Percy Jackson & the Olympians: The Lightning Thief
Author: Rick Riordan
Published: March 2006, Mirmax Books
Almost everyone knows a few legends of the Greek gods: Zeus sitting on his throne of clouds throwing lightning bolts, dead souls lining up to enter the realm of Hades, sea monsters erupting from Poseidon’s depths, and of course the gods’ children and all their epic adventures.
Rick Riordan, author of the Percy Jackson and the Olympians series, explains what would happen if these same gods, thousands of years later, hit the streets of New York City, where Olympus lies above the Empire State Building.
Percy Jackson is the 12-year-old protagonist. In the beginning, he goes on a field trip when—seemingly out of nowhere—his math teacher, who is actually one of the three Furies of the Underworld, tries to attack him. He then finds out from his Latin teacher, later revealed to be the centaur, Chiron, that he is the son of the sea god, Poseidon. He is taken to Camp Half-Blood – the only place on Earth safe for a child born of the gods 0 the only place monsters don't chase them day and night. Percy’s Uncle Zeus thinks he has stolen the lightning bolt from Olympus. Percy then embarks on a quest to find the bolt and bring it back.
From then on it is nonstop thrill and suspense made hilarious: Medusa goes by “Aunty Em” and runs a business selling statues which she made herself; the god of war, Ares, is having an affair with the goddess of love, Aphrodite, and rides a Harley Davidson in place of his war chariot.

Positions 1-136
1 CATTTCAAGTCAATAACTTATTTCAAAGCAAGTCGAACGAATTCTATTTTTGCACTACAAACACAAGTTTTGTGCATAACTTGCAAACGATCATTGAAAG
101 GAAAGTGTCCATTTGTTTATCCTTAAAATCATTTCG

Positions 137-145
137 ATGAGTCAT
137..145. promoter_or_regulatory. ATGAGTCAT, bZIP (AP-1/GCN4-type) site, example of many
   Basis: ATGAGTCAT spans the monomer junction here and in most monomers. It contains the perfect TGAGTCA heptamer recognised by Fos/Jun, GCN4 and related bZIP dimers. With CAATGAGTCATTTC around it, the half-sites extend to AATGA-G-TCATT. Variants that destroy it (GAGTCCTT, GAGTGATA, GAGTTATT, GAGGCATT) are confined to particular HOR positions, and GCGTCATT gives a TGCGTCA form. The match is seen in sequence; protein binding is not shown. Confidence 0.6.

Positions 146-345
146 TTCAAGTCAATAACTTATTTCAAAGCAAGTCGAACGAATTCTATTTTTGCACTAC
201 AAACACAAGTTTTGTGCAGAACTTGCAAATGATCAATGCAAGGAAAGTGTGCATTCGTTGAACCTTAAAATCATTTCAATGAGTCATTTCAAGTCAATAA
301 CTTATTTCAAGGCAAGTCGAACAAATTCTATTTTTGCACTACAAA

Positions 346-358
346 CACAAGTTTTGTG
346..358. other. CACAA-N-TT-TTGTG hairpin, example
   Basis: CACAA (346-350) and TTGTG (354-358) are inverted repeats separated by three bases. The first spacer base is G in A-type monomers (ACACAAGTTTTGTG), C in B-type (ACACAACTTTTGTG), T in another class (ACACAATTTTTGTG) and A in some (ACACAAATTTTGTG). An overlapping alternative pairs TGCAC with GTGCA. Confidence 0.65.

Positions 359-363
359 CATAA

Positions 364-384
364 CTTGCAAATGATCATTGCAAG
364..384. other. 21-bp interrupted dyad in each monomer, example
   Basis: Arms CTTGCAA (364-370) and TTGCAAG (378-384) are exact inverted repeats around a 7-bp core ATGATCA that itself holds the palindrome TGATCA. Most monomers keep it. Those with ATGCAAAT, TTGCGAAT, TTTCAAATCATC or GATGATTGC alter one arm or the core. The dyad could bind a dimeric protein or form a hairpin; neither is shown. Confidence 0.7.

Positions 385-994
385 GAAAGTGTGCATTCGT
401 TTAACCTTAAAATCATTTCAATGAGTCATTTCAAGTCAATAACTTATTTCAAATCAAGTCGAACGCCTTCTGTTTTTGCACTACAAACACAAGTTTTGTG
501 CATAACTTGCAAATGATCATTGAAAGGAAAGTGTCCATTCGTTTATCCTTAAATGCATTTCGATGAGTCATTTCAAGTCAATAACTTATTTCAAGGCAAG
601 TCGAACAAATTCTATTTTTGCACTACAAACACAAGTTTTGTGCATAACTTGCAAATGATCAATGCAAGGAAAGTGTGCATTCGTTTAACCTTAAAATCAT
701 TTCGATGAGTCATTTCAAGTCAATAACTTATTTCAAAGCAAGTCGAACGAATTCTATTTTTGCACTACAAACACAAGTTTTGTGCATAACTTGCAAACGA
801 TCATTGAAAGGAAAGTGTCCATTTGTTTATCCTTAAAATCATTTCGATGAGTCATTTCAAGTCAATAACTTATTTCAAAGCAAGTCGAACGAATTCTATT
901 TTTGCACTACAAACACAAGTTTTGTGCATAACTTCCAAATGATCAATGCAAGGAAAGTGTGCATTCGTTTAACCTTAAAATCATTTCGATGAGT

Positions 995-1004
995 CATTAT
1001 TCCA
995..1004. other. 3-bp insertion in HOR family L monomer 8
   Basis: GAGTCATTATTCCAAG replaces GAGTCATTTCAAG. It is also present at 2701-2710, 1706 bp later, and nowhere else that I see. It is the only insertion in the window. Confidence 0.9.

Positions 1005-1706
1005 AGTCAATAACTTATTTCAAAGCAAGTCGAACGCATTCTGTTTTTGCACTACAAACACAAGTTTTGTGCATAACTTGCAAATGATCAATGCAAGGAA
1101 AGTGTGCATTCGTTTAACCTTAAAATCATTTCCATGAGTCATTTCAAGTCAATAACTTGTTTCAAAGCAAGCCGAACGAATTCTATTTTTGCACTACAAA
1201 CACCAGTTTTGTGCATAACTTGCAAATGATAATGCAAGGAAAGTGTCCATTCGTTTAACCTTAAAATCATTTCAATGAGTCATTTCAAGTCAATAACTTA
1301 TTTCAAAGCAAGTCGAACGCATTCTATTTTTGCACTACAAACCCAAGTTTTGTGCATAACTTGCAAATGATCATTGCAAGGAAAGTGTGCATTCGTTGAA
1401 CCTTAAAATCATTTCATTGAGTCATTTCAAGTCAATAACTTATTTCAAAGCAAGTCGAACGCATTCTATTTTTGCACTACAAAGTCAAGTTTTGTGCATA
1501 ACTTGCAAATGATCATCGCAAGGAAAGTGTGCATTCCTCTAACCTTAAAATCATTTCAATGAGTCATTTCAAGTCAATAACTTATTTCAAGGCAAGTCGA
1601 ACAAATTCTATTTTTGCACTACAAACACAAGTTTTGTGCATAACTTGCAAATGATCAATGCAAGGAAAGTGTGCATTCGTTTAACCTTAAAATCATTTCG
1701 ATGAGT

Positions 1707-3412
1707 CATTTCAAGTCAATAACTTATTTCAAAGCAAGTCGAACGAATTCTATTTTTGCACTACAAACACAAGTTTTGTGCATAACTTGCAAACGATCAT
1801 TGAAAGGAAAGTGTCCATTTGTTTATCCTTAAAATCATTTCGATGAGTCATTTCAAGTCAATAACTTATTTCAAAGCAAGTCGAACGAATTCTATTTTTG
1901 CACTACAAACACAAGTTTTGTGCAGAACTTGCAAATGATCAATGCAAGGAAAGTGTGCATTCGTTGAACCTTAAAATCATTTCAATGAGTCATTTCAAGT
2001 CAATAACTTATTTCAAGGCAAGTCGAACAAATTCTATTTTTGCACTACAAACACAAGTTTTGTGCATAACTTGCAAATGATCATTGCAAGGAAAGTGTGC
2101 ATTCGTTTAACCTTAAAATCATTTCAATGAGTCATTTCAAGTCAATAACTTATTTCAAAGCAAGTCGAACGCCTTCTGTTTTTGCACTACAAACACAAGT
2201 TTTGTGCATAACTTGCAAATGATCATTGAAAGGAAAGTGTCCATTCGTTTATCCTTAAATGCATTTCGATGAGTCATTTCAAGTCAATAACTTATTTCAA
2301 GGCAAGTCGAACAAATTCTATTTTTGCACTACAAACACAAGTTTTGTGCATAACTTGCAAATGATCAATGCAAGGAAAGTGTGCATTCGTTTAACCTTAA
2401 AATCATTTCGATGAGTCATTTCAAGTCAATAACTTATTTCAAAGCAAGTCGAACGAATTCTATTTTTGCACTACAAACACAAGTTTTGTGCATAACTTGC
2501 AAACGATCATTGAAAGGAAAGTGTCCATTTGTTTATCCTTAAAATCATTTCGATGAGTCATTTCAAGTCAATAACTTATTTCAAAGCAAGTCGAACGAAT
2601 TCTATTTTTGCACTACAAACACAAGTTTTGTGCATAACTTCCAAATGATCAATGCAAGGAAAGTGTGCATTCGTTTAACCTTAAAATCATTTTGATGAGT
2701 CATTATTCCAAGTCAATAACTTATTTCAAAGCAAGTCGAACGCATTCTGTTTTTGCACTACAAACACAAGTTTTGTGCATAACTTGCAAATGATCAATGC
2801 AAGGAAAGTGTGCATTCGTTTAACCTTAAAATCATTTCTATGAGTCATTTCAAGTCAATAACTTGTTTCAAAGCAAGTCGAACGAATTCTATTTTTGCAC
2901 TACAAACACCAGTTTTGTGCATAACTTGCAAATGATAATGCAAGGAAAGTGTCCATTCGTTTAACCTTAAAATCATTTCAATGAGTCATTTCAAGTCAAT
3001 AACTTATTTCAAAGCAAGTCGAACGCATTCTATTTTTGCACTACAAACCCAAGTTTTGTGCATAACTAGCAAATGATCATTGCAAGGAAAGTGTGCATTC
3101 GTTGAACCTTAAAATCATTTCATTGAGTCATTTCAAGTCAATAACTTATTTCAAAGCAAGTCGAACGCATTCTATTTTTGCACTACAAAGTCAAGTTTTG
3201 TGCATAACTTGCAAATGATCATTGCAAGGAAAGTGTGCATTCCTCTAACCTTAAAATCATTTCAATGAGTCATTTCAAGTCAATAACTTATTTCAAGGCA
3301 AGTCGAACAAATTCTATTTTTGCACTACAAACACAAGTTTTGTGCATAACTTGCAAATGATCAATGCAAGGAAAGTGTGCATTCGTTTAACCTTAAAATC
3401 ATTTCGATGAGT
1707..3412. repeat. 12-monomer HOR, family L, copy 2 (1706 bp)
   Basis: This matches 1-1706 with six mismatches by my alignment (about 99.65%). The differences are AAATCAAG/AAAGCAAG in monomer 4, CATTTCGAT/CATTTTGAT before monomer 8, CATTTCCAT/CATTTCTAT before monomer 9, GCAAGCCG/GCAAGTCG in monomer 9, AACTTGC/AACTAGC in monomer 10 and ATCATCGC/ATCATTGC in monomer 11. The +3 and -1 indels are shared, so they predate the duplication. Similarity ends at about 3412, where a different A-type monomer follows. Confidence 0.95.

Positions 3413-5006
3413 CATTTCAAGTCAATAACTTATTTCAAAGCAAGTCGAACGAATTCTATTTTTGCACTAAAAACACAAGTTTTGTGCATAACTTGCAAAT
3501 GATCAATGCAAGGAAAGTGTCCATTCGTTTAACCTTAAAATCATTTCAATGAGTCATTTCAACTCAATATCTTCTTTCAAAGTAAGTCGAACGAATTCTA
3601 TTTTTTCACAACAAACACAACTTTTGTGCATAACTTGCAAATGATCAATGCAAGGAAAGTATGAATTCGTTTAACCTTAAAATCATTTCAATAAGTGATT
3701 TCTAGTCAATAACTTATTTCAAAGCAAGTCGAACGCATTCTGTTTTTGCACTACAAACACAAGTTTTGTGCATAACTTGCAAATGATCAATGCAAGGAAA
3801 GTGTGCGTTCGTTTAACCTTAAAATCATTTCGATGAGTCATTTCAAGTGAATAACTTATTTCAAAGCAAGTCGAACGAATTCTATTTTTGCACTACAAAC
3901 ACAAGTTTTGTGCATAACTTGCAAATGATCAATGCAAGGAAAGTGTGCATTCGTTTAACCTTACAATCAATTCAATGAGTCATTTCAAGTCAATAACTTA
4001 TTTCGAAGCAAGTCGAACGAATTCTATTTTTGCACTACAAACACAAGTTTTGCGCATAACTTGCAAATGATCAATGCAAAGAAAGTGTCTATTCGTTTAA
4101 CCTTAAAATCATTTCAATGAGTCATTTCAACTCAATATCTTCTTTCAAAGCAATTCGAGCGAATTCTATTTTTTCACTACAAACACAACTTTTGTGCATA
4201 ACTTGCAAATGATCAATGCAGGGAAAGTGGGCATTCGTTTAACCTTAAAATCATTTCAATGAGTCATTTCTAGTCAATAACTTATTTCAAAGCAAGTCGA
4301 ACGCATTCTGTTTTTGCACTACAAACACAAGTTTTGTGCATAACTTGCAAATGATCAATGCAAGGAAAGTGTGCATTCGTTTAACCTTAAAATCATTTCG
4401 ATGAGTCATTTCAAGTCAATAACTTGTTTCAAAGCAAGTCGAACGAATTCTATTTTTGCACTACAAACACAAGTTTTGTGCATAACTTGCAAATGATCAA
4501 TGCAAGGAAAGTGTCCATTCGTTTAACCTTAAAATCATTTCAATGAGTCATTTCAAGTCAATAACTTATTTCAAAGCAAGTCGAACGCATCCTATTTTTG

These modern takes on ancient legends make the book interesting and at the same time funny. Take Percy’s first impression of Hades, for instance:
“When he sat forward in his throne, shadowy faces appeared in the folds of his black robes, faces of torment, as if the garment were stitched of trapped souls from the Fields of Punishment, trying to get out. The ADHD part of me wondered, off-task, whether the rest of his clothes were made the same way. What horrible things would you have to do in your life to get woven into Hades's underwear?”
The comedy is balanced by lots of action and drama. For example, Percy plunges off a cliff to avoid a fire-breathing chimera disguised as a Chihuahua. At Camp Half-Blood, capture the flag is a lot more exciting because you’re allowed to use swords and full-body armor. There’s even a bit of romance throughout the series, but luckily, it’s nothing cheesy.
"Percy Jackson and the Olympians" is a book suitable for almost any age group and gender. There’s enough action for the average boy, just enough romance for the average girl, and comedy enough for both. It’s also sophisticated enough for adults, but can be easily understood by anyone in elementary school.
Riordan’s book is a fun read that keeps you on the edge of your seat, either because you’re on the verge of rolling on the floor laughing or because you can tell something amazing is about to happen. I suggest you pick it up at your local bookstore or library and read it ASAP!
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